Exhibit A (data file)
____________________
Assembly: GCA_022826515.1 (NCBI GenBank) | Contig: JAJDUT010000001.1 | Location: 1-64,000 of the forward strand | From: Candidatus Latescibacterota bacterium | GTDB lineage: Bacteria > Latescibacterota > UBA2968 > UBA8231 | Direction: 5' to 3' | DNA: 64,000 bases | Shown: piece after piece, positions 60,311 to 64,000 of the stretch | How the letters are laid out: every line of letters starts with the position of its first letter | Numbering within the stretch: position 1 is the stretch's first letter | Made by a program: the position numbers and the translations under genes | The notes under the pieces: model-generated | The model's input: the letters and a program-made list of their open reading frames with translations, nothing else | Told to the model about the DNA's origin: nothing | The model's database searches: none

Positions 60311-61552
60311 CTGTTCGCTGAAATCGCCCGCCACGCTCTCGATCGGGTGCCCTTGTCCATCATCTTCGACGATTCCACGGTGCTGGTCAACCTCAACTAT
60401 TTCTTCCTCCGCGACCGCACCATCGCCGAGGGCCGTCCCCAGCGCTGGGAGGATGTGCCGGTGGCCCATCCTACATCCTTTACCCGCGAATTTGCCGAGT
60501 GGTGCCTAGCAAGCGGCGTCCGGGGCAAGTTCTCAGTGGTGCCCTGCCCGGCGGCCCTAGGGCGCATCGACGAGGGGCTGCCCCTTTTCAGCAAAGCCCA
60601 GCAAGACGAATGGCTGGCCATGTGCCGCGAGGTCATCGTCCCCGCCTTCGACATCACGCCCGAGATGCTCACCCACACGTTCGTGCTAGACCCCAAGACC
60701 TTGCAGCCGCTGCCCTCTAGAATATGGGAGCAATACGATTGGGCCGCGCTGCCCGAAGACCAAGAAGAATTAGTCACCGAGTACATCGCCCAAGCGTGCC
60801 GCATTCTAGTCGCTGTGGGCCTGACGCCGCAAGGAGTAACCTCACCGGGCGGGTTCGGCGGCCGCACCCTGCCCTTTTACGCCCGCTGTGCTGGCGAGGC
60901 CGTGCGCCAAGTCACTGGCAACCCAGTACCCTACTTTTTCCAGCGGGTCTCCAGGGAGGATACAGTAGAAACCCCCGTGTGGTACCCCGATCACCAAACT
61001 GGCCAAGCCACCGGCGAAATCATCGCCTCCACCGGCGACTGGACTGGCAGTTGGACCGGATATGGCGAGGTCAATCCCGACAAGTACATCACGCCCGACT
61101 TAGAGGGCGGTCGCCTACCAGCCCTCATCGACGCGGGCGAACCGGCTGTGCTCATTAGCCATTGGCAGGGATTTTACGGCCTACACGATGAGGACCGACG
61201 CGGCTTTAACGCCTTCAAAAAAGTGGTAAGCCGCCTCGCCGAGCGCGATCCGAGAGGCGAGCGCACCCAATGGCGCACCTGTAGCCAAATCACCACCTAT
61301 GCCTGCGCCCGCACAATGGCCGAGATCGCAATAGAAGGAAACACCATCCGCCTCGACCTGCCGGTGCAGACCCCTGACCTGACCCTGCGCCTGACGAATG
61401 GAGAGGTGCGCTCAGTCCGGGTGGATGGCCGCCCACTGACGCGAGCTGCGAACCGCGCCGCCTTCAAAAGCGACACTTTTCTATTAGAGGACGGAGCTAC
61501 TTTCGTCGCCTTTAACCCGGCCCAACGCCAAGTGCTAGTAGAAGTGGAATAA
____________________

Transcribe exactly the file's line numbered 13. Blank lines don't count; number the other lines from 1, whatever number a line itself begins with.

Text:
61301 GCCTGCGCCCGCACAATGGCCGAGATCGCAATAGAAGGAAACACCATCCGCCTCGACCTGCCGGTGCAGACCCCTGACCTGACCCTGCGCCTGACGAATG